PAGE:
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Official Review by Andrew Kulyk, Stadium Journey Special Correspondent
Think of Penn State athletics and immediately the legendary football program comes to mind. Despite the hits the program has taken these past few years, the Paterno legacy will always be a part of things here. But that is changing, and one of the changes is a huge step for Penn State hockey as it jumps to Division One. That change would be benefactor billionaire Terry Pegula, the owner of the Buffalo Sabres and Buffalo Bills, who contributed $102 million to pay for the bulk of the cost for a shiny state of the art hockey venue. His contribution helped build Pegula Ice Arena, one of the nicer and more opulent venues in all of college hockey.
The FANFARE scale is our metric device for rating each stadium experience. It covers the following:
Each area is rated from 0 to 5 stars with 5 being the best. The overall composite score is the "FANFARE Score".
What you have here is a grouping of different concession items based on a theme. A mini food court overlooks the auxiliary practice rink, and the national chains Subway and Auntie Anne's Pretzels are sold here, complete with the look of any Subway interior, augmented with stone fireplaces and lounge seating areas. Themed stands include "Icing" and "Top Shelf" - Pizza $6, Pulled Pork $6, Hamburger/Cheeseburger $5, and Hot Dog $4. "Grinders" offers Sausage with pepper/onions $6, chicken sandwich $5. Slushies, soda and bottled water cost $4, and Tim Hortons coffee is $3. There are no alcoholic beverages sold on premises.
The coolest feature of the seating bowl design is the student end zone. Bench seating is pitched at a steep angle, putting the fans right atop the action. The students fill the section, complete with a marching band in the center, and a cheerleading platform to boot. It is called the "Roar Zone," and the name fits. Students lead the cheers and songs and gives the place a feel of a Euro style soccer match. The rest of the fans also join in.
Additionally, super modern tech touches are present, including ribbon boards which wrap around the bowl and a high definition 4 sided scoreboard. Natural light floods the seating bowl from upper deck windows on the opposite end zone, making this a pleasing setting to the eye.
The sports venues - hockey, football, basketball and baseball, are all grouped together at one end of the campus, and "downtown" State College, if you will, is more of a drive than a walk. But once there, you will find block after block of shops, pubs and restaurants to satisfy any hankering. Our favorite sandwich shop is Fraser Street Deli, with a huge sandwich list named after Penn State stars, and memorabilia all over the walls. Happy Valley Brewing Company has a wide selection of local brews. Kildare's Irish Pub has a nice location with an outdoor patio for seasonal use. The whole neighborhood has a great college town vibe.
They pretty much sell out the place. That's 6100 seats in the building, and fans here have really embraced the division 1 hockey program, even nicknaming the facility "Hockey Valley." The Roar Zone adds a lot of energy to the building and makes it a fun place.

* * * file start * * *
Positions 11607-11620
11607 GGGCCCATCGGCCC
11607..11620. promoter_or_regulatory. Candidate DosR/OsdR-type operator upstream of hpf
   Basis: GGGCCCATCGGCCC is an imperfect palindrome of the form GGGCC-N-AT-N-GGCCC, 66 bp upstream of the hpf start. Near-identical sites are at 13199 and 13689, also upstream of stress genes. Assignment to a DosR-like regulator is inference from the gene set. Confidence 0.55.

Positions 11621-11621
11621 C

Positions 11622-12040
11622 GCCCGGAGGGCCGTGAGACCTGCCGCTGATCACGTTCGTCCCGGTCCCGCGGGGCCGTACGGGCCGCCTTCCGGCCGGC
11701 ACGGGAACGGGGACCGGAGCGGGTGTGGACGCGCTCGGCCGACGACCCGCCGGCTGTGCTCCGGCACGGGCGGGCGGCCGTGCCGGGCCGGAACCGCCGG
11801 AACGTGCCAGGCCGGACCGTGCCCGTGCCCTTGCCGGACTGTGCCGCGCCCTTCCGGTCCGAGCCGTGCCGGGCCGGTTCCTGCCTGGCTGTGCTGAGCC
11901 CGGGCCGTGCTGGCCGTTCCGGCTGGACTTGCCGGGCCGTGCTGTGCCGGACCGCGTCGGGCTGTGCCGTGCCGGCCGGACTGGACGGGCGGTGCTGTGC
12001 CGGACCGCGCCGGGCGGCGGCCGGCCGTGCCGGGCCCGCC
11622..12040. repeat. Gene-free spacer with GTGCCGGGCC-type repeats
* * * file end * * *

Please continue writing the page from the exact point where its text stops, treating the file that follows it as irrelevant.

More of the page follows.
Parking is available across the street adjacent to the Bryce Jordan Center, which is the Penn State basketball arena. The cost is $5. It is a bit of a walk. There are intra-campus bus shuttles to ferry students back to their residences, but otherwise public transportation is really not an option.
Single game tickets run $10 for the student section up to $25 for center ice seats. Premium seat experiences are available on the club level, where a minimum $43 seat also includes access to the Pegula Club, offering a buffet, snacks and desserts. No way around the parking which is $5. Concession prices are pretty reasonable. The prices at the Subway restaurant are pretty much the same as those at any outside location.
One star for the Roar Zone, and be sure to stay for the three stars and the singing of the Penn State Alma Mater afterwards.
Two stars for the incredible displays and amount of memorabilia in the concourses, including a modern touch screen where fans can access information on the team and the players.
One star for Terry and Kim Pegula, who made this building happen. They brought a bit of Buffalo into the building, including a reference to Sabres' announcer Rick Jeanneret whose famous "top shelf where momma hides the cookies" call inspired the Top Shelf concession stand. Also, the high pitched seats in the student end zone are reminiscent of the seating experience in the oranges at Buffalo's old Memorial Auditorium.
Pegula Ice Arena certainly raises the bar for the college hockey experience - for the fans, the players, the students and the Penn State community. Only in its second year of use, the venue is already receiving critical acclaim as one of the top collegiate arenas in the country, and for good reason.
Member Review by BeenThereSports on Mar 07, 2014
Pegula Arena in State College, Pennsylvania opened just in time for the start of the 2013-2014 Penn State ice hockey season. The arena was paid for by a $100 million donation from Penn State Alum and natural gas billionaire Terry Pegula and his wife Kim. This enabled the Penn State Men’s and Women’s team to move from Club Hockey to NCAA and into the newly formed Big Ten hockey conference. Penn State also still has ACHA Men’s and Women’s Club teams playing in the arena. Many college hockey fans say that Pegula Arena is one of the top five NCAA arenas in the USA!
Member Review by J-Man on Feb 21, 2016
Long story short, imagine you are in an indoor Beaver Stadium during the White Out game. The building itself is modern in every way and felt like an AHL or even a NHL game
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1221 E College Ave
State College, PA 16801